Call of Duty Endowment: A Worthy Charity
Video games are a few things. They are most definitely entertaining and debatably educational. They are also a frequent subject of controversy. Parents clearly recognize the entertainment value of video games. The debate on their educational nature continues (despite clear evidence supporting the fact that they are, indeed, educational). One thing nobody expects video games to be is socially conscious. I’m not a complete video game nut, but I keep up on them enough to know that Call of Duty: Modern Warfare 2 has easily been the most popular game this year, and probably the most popular of this decade. It sold 8.6 million units in its first five days of sales (VGVhartz). Some reports say it could top 14 million units by the end of the year. What people don’t seem to know about this game, and its publisher, is that Activision (COD’s publisher) has set up C.O.D.E. (Call of Duty Endowment), a charity for returning soldiers.
“According to DOL, the present unemployment rate for recently discharged veterans is an alarming 20 percent, and one out of every four veterans who do find employment earns less than $25,000 per year.” - Joseph C. Sharpe, Jr. Director, National Economic Commission American Legion, Testimony before the Committee on House Veterans Affairs Subcommittee on Economic Opportunity, 5/14/09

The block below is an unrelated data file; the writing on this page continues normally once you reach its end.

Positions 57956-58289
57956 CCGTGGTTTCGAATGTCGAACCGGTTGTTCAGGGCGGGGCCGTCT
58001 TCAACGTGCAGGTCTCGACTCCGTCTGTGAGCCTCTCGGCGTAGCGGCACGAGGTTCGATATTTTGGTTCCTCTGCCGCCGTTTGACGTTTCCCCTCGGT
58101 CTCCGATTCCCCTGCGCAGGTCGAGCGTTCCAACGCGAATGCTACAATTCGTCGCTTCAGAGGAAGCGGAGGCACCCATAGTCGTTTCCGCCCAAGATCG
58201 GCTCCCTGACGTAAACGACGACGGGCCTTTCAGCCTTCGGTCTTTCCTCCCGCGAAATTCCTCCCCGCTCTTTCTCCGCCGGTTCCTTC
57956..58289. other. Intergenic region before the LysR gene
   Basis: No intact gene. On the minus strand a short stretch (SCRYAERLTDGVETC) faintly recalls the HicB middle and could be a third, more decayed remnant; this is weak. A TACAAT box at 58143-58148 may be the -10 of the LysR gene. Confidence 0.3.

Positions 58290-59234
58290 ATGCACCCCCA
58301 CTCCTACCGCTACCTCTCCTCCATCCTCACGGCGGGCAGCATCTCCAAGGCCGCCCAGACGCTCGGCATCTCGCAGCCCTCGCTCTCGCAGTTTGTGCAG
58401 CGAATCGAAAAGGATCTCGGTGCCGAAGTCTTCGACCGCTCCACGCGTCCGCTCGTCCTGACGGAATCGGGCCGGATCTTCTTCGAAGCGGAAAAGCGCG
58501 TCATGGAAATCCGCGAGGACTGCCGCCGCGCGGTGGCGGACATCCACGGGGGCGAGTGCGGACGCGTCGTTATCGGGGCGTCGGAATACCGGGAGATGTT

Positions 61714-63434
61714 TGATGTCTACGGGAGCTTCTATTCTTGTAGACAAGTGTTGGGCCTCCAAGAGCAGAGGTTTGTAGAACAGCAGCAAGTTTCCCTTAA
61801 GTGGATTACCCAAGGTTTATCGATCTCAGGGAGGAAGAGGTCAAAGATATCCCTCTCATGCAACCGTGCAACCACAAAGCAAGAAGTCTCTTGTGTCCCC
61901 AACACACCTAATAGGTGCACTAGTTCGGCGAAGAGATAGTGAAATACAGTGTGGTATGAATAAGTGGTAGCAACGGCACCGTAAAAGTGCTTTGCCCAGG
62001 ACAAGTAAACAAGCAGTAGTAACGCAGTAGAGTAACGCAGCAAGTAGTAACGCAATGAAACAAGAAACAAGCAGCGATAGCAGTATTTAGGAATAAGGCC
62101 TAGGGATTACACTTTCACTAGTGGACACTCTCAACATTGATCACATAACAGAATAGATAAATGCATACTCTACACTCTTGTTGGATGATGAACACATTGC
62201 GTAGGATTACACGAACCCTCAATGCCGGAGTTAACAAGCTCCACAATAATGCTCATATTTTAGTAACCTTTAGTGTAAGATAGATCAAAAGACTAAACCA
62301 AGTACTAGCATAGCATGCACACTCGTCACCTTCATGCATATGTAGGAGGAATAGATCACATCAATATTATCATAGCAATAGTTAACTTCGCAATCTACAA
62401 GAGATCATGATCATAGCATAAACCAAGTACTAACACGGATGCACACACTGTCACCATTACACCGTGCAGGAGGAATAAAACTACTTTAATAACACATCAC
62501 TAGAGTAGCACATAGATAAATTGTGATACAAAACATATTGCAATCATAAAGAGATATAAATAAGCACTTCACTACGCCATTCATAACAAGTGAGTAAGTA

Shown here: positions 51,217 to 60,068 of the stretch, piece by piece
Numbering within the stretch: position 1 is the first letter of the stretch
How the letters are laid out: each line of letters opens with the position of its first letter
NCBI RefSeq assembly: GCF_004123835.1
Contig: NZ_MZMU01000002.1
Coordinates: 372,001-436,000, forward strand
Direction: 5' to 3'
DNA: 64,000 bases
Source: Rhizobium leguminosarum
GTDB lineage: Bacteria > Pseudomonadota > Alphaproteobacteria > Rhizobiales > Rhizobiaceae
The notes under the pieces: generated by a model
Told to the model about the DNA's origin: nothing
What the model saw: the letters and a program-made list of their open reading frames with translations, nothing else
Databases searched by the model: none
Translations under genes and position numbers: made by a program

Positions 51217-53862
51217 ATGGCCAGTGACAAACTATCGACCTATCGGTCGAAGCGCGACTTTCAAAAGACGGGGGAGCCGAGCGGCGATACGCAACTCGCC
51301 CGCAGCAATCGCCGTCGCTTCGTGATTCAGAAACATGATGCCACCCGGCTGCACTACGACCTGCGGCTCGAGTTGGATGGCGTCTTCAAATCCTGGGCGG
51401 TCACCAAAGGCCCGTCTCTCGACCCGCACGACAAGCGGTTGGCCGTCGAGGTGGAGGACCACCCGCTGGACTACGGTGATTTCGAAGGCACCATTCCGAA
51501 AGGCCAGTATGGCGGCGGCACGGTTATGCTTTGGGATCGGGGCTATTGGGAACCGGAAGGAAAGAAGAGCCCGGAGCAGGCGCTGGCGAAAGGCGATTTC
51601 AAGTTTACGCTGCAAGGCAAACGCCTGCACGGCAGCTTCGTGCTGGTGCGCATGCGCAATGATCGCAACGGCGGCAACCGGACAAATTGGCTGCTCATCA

“Our mission is to create a national campaign that will assist those organizations that provide our former service members with job placement, training and educational services in their post military careers.” – C.O.D.E./About Us
To my knowledge there has not been another video game that has taken it upon itself to drive social consciousness in the same way COD is doing. Activision began the endowment with an initial 1 million dollar commitment (GameInformer Magazine) which isn’t too shabby for a video game company that would make money regardless of PR. The cynics will say the only reason C.O.D.E even exists is because the video game industry is trying to soften their image, not because they actually want to do any good. Even if that’s true, and it probably is, it doesn’t matter. Public perception is often what drives corporate charity. There’s nothing wrong with that. Who else is going to give a million dollars for such a worthy cause if not someone who has made a lot of money through business or business itself? Without the sales of COD there would be no endowment. Without the massive success of Microsoft there would be no Bill and Melinda Gates Foundation. This is excellent PR for the video game industry. It’s also excellent news for returning soldiers.
To make a donation, nominate an organization, share a message or to read more, please visit their website: C.O.D.E.